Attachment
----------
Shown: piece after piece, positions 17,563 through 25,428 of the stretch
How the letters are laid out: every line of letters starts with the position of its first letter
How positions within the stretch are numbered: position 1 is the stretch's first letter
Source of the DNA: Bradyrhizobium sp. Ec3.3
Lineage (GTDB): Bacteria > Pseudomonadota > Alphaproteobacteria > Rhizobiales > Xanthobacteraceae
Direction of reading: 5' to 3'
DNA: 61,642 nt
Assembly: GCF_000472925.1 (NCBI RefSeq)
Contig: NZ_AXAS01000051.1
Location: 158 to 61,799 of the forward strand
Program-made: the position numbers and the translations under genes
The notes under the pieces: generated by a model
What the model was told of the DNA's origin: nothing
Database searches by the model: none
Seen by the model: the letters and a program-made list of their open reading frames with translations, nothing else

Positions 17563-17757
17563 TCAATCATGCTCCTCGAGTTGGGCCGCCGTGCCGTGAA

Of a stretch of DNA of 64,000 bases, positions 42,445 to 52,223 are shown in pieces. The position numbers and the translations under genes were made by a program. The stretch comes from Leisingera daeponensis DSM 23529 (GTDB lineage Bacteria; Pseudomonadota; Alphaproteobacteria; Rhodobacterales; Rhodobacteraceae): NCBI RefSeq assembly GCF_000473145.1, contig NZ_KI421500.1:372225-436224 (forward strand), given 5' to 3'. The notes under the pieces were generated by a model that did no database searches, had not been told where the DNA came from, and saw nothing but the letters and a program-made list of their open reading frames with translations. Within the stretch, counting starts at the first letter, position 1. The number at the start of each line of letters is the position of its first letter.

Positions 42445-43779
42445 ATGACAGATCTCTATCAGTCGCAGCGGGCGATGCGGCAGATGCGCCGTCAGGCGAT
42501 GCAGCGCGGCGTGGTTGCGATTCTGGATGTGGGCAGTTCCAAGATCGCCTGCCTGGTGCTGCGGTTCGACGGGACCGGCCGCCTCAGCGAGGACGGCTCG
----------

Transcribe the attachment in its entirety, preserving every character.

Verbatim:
Shown: piece after piece, positions 17,563 through 25,428 of the stretch
How the letters are laid out: every line of letters starts with the position of its first letter
How positions within the stretch are numbered: position 1 is the stretch's first letter
Source of the DNA: Bradyrhizobium sp. Ec3.3
Lineage (GTDB): Bacteria > Pseudomonadota > Alphaproteobacteria > Rhizobiales > Xanthobacteraceae
Direction of reading: 5' to 3'
DNA: 61,642 nt
Assembly: GCF_000472925.1 (NCBI RefSeq)
Contig: NZ_AXAS01000051.1
Location: 158 to 61,799 of the forward strand
Program-made: the position numbers and the translations under genes
The notes under the pieces: generated by a model
What the model was told of the DNA's origin: nothing
Database searches by the model: none
Seen by the model: the letters and a program-made list of their open reading frames with translations, nothing else

Positions 17563-17757
17563 TCAATCATGCTCCTCGAGTTGGGCCGCCGTGCCGTGAA

Of a stretch of DNA of 64,000 bases, positions 42,445 to 52,223 are shown in pieces. The position numbers and the translations under genes were made by a program. The stretch comes from Leisingera daeponensis DSM 23529 (GTDB lineage Bacteria; Pseudomonadota; Alphaproteobacteria; Rhodobacterales; Rhodobacteraceae): NCBI RefSeq assembly GCF_000473145.1, contig NZ_KI421500.1:372225-436224 (forward strand), given 5' to 3'. The notes under the pieces were generated by a model that did no database searches, had not been told where the DNA came from, and saw nothing but the letters and a program-made list of their open reading frames with translations. Within the stretch, counting starts at the first letter, position 1. The number at the start of each line of letters is the position of its first letter.

Positions 42445-43779
42445 ATGACAGATCTCTATCAGTCGCAGCGGGCGATGCGGCAGATGCGCCGTCAGGCGAT
42501 GCAGCGCGGCGTGGTTGCGATTCTGGATGTGGGCAGTTCCAAGATCGCCTGCCTGGTGCTGCGGTTCGACGGGACCGGCCGCCTCAGCGAGGACGGCTCG